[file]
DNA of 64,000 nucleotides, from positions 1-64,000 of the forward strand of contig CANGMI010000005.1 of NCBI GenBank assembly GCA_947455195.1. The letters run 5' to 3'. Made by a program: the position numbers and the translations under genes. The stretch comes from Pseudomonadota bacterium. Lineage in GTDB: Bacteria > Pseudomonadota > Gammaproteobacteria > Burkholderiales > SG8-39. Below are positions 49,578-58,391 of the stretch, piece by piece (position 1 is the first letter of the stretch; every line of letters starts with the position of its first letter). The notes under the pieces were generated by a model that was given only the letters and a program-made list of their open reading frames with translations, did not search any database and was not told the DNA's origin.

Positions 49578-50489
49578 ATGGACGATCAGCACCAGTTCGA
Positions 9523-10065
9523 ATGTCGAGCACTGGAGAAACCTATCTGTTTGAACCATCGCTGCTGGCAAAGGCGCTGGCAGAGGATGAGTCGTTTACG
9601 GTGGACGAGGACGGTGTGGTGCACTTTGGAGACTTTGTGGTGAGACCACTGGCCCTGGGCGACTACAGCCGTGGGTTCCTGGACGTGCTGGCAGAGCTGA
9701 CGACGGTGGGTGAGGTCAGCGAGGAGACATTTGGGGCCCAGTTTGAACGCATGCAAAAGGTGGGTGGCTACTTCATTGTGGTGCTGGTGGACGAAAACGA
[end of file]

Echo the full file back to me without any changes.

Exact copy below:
DNA of 64,000 nucleotides, from positions 1-64,000 of the forward strand of contig CANGMI010000005.1 of NCBI GenBank assembly GCA_947455195.1. The letters run 5' to 3'. Made by a program: the position numbers and the translations under genes. The stretch comes from Pseudomonadota bacterium. Lineage in GTDB: Bacteria > Pseudomonadota > Gammaproteobacteria > Burkholderiales > SG8-39. Below are positions 49,578-58,391 of the stretch, piece by piece (position 1 is the first letter of the stretch; every line of letters starts with the position of its first letter). The notes under the pieces were generated by a model that was given only the letters and a program-made list of their open reading frames with translations, did not search any database and was not told the DNA's origin.

Positions 49578-50489
49578 ATGGACGATCAGCACCAGTTCGA
Positions 9523-10065
9523 ATGTCGAGCACTGGAGAAACCTATCTGTTTGAACCATCGCTGCTGGCAAAGGCGCTGGCAGAGGATGAGTCGTTTACG
9601 GTGGACGAGGACGGTGTGGTGCACTTTGGAGACTTTGTGGTGAGACCACTGGCCCTGGGCGACTACAGCCGTGGGTTCCTGGACGTGCTGGCAGAGCTGA
9701 CGACGGTGGGTGAGGTCAGCGAGGAGACATTTGGGGCCCAGTTTGAACGCATGCAAAAGGTGGGTGGCTACTTCATTGTGGTGCTGGTGGACGAAAACGA